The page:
Scott Carlson serves as the Associate Executive Director for Global Programs at the American Bar Association’s Rule of Law Initiative (ABA ROLI). In this capacity he serves as the Director of the Rule of Law Initiative (ROLI) and oversees the Center for Human Rights, as well as the ABA’s Representatives to the United Nations. Mr. Carlson has more than 25 years of experience designing, managing, and evaluating human rights assistance, rule of law, and democracy and governance programs around the globe. Previously, he served as Technical Director of the Department of State/Afghanistan Interagency Rule of Law Bureau that included representatives from DOD, USAID, DOJ, and NATO, for which he provided technical direction and leadership of joint planning and evaluation based on lessons learned and best practices gleaned from program implementation throughout Afghanistan for upwards of $100M in programming.

Over the course of his career, he has worked in Afghanistan, Bosnia, Burundi, Egypt, El Salvador, Iraq, Jordan, Kazakhstan, Liberia, Mali, Paraguay, Rwanda, Serbia, Sierra Leone, Tanzania, Ukraine, United States of America, Uzbekistan, and more, including six years of overseas implementation. Moreover, he has provided a wide array of legal technical assistance. Mr. Carlson worked with USAID/Egypt developing a Mission Project Appraisal Document (PAD), including an analysis of the Human Rights implications of the new constitution. He also served as an Expert Commentator on ASEAN Human Rights Declaration, and he provided an expert opinion on the application of the International Covenant on Civil and Political Rights (ICCPR) in successful U.S. national litigation. When previously at the ABA, he oversaw, and led innovative legal assistance programming, including groundbreaking data collection, analysis, and testimony in the trial of Slobodan Milosevic and developing the Judicial Reform Index (JRI). He has advised governments and analyzed the justice sector in a variety of contexts, including Albania, Cambodia, Côte d'Ivoire, Haiti, Kosovo, Lebanon, and Thailand. His expertise has led to formal education of judges and lawyers on international human rights, utilization of these international standards in multiple national courts, and adoption of new technology to encourage and safeguard human rights litigants, e.g., a national video system in Kazakhstan. While at the Organization for Security and Cooperation in Europe (OSCE), Mr. Carlson designed and managed an inclusive, participatory constitution drafting process with a Venice Commission vetted set of human rights standards, resulting in the first, and only, permanent post-communist constitution and a UN recognized example of a good governance practice.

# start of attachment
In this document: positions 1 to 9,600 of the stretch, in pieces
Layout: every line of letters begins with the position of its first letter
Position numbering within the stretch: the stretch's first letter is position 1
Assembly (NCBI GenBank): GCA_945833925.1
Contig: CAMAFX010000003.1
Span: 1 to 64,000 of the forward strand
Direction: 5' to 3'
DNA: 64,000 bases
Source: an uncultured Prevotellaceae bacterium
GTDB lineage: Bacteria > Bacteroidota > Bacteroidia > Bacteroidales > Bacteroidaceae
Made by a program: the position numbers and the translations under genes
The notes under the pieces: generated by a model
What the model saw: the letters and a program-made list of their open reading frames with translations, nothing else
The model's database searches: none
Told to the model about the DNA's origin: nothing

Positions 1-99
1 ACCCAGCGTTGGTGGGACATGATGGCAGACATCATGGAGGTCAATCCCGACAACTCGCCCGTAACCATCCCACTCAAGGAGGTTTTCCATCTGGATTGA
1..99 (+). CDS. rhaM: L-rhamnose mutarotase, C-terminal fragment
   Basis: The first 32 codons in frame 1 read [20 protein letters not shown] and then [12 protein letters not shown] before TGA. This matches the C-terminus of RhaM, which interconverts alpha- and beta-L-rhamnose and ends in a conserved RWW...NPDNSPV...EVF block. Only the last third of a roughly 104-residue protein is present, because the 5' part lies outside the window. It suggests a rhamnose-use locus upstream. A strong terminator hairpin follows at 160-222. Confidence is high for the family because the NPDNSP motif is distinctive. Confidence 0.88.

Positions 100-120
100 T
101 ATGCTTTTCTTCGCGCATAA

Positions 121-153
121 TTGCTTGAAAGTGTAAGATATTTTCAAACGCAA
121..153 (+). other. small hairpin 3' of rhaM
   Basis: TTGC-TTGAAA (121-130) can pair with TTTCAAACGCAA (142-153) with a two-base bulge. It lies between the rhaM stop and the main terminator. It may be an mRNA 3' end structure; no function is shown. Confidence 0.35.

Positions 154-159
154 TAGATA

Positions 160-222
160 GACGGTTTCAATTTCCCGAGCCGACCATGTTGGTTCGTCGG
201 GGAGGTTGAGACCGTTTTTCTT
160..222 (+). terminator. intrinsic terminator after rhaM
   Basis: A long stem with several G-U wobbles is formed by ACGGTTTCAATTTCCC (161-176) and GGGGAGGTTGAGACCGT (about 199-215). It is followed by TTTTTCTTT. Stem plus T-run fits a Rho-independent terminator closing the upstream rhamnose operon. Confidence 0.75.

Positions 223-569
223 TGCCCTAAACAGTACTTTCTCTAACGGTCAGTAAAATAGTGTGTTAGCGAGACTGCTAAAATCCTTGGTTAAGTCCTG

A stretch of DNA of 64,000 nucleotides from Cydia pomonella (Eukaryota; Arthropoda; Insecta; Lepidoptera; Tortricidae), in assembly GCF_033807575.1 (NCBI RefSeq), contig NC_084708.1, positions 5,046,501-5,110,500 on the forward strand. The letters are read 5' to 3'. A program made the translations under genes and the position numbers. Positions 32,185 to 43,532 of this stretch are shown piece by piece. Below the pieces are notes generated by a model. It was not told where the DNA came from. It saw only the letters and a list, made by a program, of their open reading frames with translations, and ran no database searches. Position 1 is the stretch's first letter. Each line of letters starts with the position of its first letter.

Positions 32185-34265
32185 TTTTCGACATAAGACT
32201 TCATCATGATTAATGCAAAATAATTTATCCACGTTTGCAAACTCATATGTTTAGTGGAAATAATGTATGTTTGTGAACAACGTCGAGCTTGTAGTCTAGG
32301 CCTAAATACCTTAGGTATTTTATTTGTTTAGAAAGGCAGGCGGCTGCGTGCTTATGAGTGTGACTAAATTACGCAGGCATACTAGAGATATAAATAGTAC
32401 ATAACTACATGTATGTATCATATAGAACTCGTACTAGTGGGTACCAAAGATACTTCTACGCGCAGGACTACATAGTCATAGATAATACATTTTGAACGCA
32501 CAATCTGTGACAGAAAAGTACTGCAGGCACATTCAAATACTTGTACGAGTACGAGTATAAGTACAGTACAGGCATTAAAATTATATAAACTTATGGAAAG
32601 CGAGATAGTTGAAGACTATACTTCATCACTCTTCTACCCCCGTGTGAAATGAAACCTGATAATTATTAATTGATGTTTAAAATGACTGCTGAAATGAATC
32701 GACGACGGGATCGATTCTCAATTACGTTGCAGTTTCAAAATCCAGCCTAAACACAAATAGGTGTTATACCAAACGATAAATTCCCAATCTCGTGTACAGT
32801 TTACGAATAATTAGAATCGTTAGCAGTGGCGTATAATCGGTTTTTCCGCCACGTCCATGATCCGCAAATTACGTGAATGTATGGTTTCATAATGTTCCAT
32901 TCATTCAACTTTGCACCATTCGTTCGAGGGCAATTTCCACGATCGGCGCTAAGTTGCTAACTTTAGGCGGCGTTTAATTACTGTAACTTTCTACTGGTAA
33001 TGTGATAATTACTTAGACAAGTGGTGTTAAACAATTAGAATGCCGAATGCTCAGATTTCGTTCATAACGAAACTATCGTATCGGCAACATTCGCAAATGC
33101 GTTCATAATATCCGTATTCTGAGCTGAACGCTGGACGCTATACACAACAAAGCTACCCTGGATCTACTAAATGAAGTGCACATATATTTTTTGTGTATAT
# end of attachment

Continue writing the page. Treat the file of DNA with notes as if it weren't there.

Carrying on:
Furthermore, Mr. Carlson’s legal expertise has been tested in international fora: serving as Deputy Legal Advisor for Human Rights, Independent International Commission on Kosovo; litigating successfully at the European Court of Human Rights; and representing the U.S. Government at the UN Access to Justice Working Group, which led to the adoption of A/RES/67/187, United Nations Principles and Guidelines on Access to Legal Aid in Criminal Justice Systems. He graduated with honors in law from Georgetown University, L.L.M. in International and Comparative Law, and the University of Georgia, Juris Doctor.

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